Why is Apple going after analytics and attribution?

Posted on September 8, 2014 by Eric Benjamin Seufert

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Largely unreported amongst rumors about the iPhone 6’s increased screen size is the fact that Apple, with iOS 8, is introducing proprietary analytics and app install attribution to the App Store. The changes were first announced at WWDC in June.

With its analytics product — available through iTunes Connect — Apple will allow developers to track the entire app conversion funnel, starting with App Store pageviews (ie. how many times an app’s profile page in the App Store was viewed) through to retention. For a breakdown of the entire set of metrics Apple will now track in iTunes connect, see this post by Applift.

The principal benefit of Apple’s provision of this data is the App Store views metric; conversion from view to app install is largely unknowable without this transparency on Apple’s part. And although marketers are more or less able to calculate this number for paid campaigns now — by tracking clicks and downloads — these numbers are inexact and expensive to attain. By opening its platform and providing this information to developers, Apple will allow app marketers to more confidently refine their app store descriptions and screenshots in optimizing the conversion funnel.

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But perhaps even more impactful than its analytics product is the new attribution system that Apple will introduce with iOS 8. Apple will allow developers to add two parameters, provider ID and campaign ID, to app install links to track the source of installs through the App Store. This form of attribution is now only possible by matching device advertising IDs from clicks to later installs, which is such an onerous and technically challenging task that many developers choose to outsource it to third-party service providers.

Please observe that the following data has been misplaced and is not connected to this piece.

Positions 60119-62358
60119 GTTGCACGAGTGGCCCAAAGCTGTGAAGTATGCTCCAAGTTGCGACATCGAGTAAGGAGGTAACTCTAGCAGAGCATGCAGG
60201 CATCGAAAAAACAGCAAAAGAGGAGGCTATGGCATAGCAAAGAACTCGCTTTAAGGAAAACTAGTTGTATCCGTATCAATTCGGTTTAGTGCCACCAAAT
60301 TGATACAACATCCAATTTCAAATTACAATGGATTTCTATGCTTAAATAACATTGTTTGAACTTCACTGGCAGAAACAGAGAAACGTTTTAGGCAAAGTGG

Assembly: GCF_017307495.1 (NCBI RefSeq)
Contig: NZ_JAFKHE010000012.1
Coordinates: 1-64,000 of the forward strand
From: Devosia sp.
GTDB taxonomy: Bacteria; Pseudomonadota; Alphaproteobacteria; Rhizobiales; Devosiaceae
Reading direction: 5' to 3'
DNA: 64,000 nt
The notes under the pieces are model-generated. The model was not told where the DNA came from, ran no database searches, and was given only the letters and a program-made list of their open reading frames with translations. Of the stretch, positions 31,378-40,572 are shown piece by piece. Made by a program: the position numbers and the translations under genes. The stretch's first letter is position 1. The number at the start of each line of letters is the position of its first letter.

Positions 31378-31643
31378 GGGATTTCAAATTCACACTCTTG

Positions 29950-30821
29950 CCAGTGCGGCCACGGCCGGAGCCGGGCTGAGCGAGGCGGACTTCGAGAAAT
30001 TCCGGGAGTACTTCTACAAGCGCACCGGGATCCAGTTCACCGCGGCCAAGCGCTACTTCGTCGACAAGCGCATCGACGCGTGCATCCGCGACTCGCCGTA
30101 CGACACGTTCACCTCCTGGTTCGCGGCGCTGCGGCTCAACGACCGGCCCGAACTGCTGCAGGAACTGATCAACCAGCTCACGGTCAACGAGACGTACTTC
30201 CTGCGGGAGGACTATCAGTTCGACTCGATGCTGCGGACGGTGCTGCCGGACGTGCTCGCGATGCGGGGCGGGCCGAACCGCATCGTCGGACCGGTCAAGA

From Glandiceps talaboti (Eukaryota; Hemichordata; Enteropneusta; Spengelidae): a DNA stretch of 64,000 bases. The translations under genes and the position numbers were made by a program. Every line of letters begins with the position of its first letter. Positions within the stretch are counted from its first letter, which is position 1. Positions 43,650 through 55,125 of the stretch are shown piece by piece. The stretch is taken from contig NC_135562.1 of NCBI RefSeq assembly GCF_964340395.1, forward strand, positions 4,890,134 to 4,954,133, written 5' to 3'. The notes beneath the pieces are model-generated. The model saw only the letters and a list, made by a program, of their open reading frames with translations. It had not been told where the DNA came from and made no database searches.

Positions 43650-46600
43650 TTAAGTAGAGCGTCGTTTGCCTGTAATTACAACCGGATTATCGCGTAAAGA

That Apple is introducing this functionality — the ability to track the sources of installs from click to install — is indisputably good news for developers: it will provide greater clarity around marketing effectiveness and help developers to retain a greater portion of their marketing margins (LTV / CPI) by not having to pay for third party services. But the announcement begs the question: why is Apple doing this now?

The most plausible explanation is that Apple wants to simplify the process of developing and marketing apps for iOS. This is in line with the likely reasoning for Facebook’s removal of HasOffers from its PMD program back in February, although the implementation is different. By removing the dominant click-tracking provider from its ecosystem, Facebook forced developers to make a decision: either continue to use Facebook as just one of many sources of app installs but with less clarity around install source and thus performance, or shift their entire marketing budget to Facebook and have absolute clarity around performance.

By introducing analytics and attribution into iTunes Connect, Apple is producing a similar decision point: should a developer with limited resources assume the burden of using the third party analytics and attribution services necessary to develop for both iOS and Android, or should it significantly reduce the complexity of its tool chain by developing only for iOS?